Displaying 21 - 40 of 75
risk management; ACC data breach; accident insurer; personal information; data breach notification; notifying clients; no time for complacency
employee browsing; serious breach of clients' trust; browsing database for non-work purposes; organisational culture; control; train your staff; monitoring systems
data breach; database; subscribers; identity information; media; misplaced, lost or stolen USB, laptop, i-phone; legal consequences; mandatory data breach notification; Law Commission
data breaches; ACC; government agencies; UMR survey; Privacy Act; trends; Facebook; privacy settings
Google Buzz; gmail users and privacy regulators; commissioners' letter; Federal Trade Commission; consumers; cross-border collaboration; privacy enforcement
3 November 2011
Good healthcare and good information are inseparable. Whatever your patient's condition, you need to know what's going on with them to give them good care.
Most of the time you will get that information by low-tech yet effective methods, such as talking. Talking gives you dozens of little data points. Data points assemble themselves into information, information becomes knowledge. And that knowledge is used to create a hypothesis about what might be wrong with th...
personal information; fixing privacy failures and blowouts; Law Commission's report; technology change and innovation; scammers, spammers and hackers; new recommendations
26 August 2011
Nia Glassie's death was a tragedy.
Faced with tragedy like that, it is always natural to look for what could have been done to prevent it. Couldn't someone have passed on information to a person or agency that could take action? Raised the alarm? Blown the whistle?
Sadly, the answer is often 'yes'. But there's also a risk in 20/20 hindsight. In determining reasons and assigning blame, we need to make sure that we're not just picking out scapegoats.
blagging; hacking; News of the World; privacy laws; media; legal and ethical area; Law Commission
8 July 2011
Having ready access to correct and up to date health information is important at the best of times. But at the worst of times, when people are faced with responding to a medical emergency, access to accurate and comprehensive clinical information on a patient's medical history can be critical - it may even mean the difference between life and death.
MedicAlert is an international 'not-for-profit' that identifies diagnosed medical conditions when patients can't speak...
5 July 2011
As a doctor, you promise to keep the affairs of your patients secret, to protect their clinical confidentiality. This gives your patients the confidence to talk to you about all the things that might be important to their care. 'A secret is a thing you tell one other person', to quote U2. And, just like a secret, confidentiality is a relationship between two people.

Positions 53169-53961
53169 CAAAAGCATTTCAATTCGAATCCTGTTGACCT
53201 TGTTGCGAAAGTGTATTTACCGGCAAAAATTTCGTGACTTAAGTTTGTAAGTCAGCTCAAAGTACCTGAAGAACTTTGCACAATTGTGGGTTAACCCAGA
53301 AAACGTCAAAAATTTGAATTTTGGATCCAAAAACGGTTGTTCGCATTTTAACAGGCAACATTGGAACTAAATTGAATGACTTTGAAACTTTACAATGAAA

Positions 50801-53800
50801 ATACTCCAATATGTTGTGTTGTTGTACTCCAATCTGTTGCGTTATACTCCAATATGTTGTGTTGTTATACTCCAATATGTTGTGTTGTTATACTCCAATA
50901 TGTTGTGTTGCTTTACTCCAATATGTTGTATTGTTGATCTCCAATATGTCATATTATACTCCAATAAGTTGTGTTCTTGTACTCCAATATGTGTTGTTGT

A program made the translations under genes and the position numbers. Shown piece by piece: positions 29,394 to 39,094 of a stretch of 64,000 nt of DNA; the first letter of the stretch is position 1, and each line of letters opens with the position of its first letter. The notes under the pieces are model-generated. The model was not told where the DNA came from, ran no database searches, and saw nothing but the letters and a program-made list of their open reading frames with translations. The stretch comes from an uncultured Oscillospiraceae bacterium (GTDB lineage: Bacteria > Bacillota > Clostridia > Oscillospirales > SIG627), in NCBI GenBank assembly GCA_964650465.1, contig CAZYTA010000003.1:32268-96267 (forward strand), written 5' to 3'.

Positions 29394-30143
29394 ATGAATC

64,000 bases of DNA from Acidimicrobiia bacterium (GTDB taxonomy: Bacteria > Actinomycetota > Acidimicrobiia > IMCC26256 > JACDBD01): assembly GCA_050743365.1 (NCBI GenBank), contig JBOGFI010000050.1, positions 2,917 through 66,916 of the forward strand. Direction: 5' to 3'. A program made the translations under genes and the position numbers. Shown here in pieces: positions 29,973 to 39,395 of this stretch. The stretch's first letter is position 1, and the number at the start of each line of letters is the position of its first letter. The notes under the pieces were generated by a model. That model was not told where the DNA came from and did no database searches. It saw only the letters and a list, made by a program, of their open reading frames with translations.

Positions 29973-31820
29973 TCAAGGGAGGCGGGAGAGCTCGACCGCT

Except health care doesn't happen between only two people any more - if it ever did. There are referra...
privacy breaches; vulnerabilities; website; personal information; technology; lost or stolen information; harm; mandatory privacy breach notification laws; compromised information; Law Commission
View the two reports into the use of personal data for marketing purposes in the NZ Post survey and the letter to NZ Post.
Part 1 : Marketing Perspective by Linda Hollebeek
Part 2 : Privacy Act Perspective by Professor Paul Roth....
16 May 2011
A core dilemma of health privacy is that medical records have to be both readily accessible for patient well-being but completely confidential for patient trust.
In practice, of course, these two contradictory tasks are reconciled without trouble. Patients trust their doctors to do the right thing, and it tends to work out OK.
However that undeniably high level of patient trust itself depends on a public faith that doctors are treating health information prope...
personal data; government agencies; social media; overseas; global community; identifying and managing risks; cloud services; overseas-based ICT; foreign agencies; survey; high privacy standards
When I tell people my line of work, their reply is almost always -'I suppose you can't talk about it, then!' And it is true that there are many stories that I can never tell.
But we learn through stories. They make sense of the dry contours of case and statute law and help us to understand each other a little better.
Partly because of this I issue case notes every now and then that set out the anonymised history of interesting or important complaints.
Keeping children safe is one of the goals of civilised society. We should be judged by how we treat our most vulnerable citizens. And the media, appropriately, make a lot of noise when it goes wrong. Anyone who listens to the news can recite a roll call of tragedy.
But what can be done to stop that roll call getting longer? One suggestion that often comes up is that government agencies should be sharing more information. If the agencies charged with guarding childr...
In New Zealand a patient can expect to read their medical notes on request with only a few, rare, exceptions.
But what if their notes don't make sense? After all Latin, abbreviations and medical jargon can be rife in medicine. Patients who ask for a copy of their records may reasonably expect to get some help in understanding what they mean.
Most of the time this won't be a problem. But how would you explain about the slang that doctors, particularly in hosp...